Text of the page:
Millennials’ Favorite Brands (and More) of 2017

Do you know Millennials’ favorite clothing, fast food, tech, alcoholic beverage, or retail brand? We do, and more…

Over the course of 2017, we survey 18-35-year-olds on a huge range of topics—covering everything from tech to beauty. Ypulse’s monthly surveys (available in full to our Gold subscribers) keep tabs on the generation’s behaviors and preferences—including their favorite brands and people. This year, we asked them all about which companies have caught their attention, what brands they want to buy, who they rank as their top celebrities, and more. Here’s your exclusive look at the list of who won out with Millennials in 2017:

Favorite Clothing Brand: Old Navy

While Nike made the top of the overall favorite clothing brand among 13-34-year-olds, when we looked at just 18-34-year-olds, Old Navy was the most mentioned brand. Affordability, style, and quality for the cost were the most common reason that respondents named the brand. A 27-year-old-female summed it up: "The clothes are in a good price point, lots of variety and on trend." Females were the ones who fueled Old Navy’s popularity among Millennials—males were far more likely to say Nike was their favorite.

Favorite Tech Brand: Apple

Their hold over young consumers is still going strong. Not only was Apple by far Millennials’ most named favorite tech brand, iPhone was the second most named coolest tech product right now—second only to VR. One 25-year-old male told us, “Apple is an innovative and forward-thinking technology brand,” and a 32-year-old female explained, “Apple is my favorite brand because they set the trend for other brands to follow.” But interestingly, there are some hints that Apple is maintaining their spot as Millennials’ top tech brand because the brand is already so embedded in young consumers’…


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The Newsfeed

"I play [games] constantly until 4 in the morning. When I’m not on my game I’m checking my phone. And the whole time I’m doing all of that my desktop is on the internet.”—Male, 22, OH

Twitch is airing every episode of Mister Rogers’ Neighborhood, in celebration of the late Fred Rogers’ 90th birthday and the show’s 50th anniversary. The esports streaming service is expanding to nostalgia entertainment (which young viewers can’t get enough of), but they have a unique twist. The show will be available for co-viewing, with popular Twitch streamers chiming in from time to time. (Mashable)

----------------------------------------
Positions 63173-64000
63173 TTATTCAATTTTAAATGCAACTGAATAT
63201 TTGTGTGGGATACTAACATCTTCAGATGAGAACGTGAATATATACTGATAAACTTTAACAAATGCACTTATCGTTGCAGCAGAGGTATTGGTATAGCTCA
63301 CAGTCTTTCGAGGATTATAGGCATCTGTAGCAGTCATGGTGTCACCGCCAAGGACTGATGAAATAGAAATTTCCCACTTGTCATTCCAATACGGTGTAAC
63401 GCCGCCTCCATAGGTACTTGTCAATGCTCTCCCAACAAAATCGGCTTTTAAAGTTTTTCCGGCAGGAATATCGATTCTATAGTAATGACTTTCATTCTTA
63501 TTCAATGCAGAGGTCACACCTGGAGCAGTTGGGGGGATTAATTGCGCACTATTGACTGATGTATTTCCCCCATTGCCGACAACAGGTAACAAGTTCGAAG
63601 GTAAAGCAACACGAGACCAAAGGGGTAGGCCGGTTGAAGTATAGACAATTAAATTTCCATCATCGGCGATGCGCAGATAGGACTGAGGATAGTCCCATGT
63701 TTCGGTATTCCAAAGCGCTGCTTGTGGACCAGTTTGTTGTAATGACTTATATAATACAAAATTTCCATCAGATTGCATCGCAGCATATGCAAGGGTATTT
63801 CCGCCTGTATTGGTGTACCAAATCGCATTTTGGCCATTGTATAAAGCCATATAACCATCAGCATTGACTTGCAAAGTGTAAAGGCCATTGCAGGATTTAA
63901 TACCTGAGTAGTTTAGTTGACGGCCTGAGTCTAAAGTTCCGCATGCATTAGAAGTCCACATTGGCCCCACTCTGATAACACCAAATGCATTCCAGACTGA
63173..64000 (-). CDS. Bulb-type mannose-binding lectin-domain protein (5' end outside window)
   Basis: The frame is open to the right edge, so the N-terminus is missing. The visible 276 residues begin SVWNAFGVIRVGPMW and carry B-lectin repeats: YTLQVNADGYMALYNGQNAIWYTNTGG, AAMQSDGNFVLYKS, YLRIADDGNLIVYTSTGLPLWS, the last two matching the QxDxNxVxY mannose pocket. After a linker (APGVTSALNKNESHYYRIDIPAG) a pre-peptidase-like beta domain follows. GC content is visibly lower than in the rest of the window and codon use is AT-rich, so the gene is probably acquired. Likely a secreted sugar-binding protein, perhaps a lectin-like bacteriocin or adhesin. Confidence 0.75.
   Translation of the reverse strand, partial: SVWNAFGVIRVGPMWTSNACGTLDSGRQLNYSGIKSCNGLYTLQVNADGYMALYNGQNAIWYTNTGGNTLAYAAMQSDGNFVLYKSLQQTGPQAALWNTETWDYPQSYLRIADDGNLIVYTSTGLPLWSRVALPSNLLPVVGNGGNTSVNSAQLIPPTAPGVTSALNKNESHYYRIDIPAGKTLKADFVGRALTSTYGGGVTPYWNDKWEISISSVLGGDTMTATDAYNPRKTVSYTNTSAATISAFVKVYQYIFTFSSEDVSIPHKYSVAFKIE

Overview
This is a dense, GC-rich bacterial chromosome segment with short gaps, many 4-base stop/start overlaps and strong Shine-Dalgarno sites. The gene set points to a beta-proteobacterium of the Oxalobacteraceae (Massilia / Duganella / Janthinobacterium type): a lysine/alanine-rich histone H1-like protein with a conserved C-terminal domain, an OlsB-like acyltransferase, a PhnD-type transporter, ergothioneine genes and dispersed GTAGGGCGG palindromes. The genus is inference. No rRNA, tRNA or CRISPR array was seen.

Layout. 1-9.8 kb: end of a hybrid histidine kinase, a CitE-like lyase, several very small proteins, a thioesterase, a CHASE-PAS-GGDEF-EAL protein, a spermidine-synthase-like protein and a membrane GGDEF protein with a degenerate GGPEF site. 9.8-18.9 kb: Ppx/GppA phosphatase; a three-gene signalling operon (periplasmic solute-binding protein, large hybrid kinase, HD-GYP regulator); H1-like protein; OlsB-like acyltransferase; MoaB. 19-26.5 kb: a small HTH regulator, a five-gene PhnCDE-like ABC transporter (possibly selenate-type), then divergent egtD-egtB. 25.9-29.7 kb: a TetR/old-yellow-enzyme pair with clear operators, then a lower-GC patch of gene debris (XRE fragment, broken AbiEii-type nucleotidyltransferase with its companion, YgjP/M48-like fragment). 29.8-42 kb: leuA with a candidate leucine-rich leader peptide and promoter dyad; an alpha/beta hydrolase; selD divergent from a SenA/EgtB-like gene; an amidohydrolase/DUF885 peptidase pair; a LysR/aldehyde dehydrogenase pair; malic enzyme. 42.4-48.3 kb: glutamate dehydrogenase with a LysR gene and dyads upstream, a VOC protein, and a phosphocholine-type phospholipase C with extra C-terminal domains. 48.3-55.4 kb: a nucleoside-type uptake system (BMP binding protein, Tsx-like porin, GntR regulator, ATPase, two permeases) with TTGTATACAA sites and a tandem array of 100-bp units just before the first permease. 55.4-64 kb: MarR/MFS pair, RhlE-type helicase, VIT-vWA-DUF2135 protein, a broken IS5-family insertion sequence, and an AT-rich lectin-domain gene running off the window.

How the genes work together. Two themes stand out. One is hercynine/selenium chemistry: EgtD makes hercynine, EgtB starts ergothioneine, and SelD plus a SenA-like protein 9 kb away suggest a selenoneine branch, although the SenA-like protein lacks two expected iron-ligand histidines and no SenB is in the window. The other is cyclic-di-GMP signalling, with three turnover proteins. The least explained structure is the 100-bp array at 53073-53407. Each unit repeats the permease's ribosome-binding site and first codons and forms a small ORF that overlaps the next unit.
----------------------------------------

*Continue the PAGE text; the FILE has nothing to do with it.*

Over one-third of 18-34-year-olds have stopped using a brand after hearing negative news about them, more than any other generation. Among the brands that most consumers said they gave up on were Wells Fargo, Target, Papa John’s, and Uber. However, Critical Mix and kNOW also found that young consumers are more willing to forgive a brand for bad press: While only 30% of consumers overall would use a brand again after a scandal, 41% of 25-34-year-olds would. (MediaPost)

Alamo Drafthouse is bringing back VHS—offering free rentals for Millennials that wax nostalgic for analog products. Their first store, Video Vortex, is opening in North Carolina. Not only are they “fostering a movie-loving community” with the extensive gratis collection of 75,000 titles, but they’re making money off of the added “beer, food, and merchandise.” No VHS player? No problem. They’re renting those as well. (BoingBoingEW)

Researchers were surprised to find Gen Z students were “relieved” to ditch their smartphones for a few weeks. Screen Education’s study of 62 12-16-year-olds found that 92% thought “it was beneficial” to disconnect from their smartphones while they were at camp. And even though 41% admitted they felt frustrated at times, 35% were able to cut down their use after camp and 17% convinced a friend to curb their time spent on smartphones, too. (PR Newswire)

Beauty brands love augmented reality, but an app can’t replace in-store experience. Not only did Ypulse found time and again that young consumers expect Experiencification and flock to marketing activations (like pop-ups), but brick-and-mortar locations build loyalty. People think they’re scamming Sephora when they re-do their makeup gratis, but that time-spent-in-store is really “turning the ‘scammers’ into buyers.” (Quartzy)

"I love my smart phone. It is just like my best friend [and] I just can't do without my smartphone...”—Male, 27, CA

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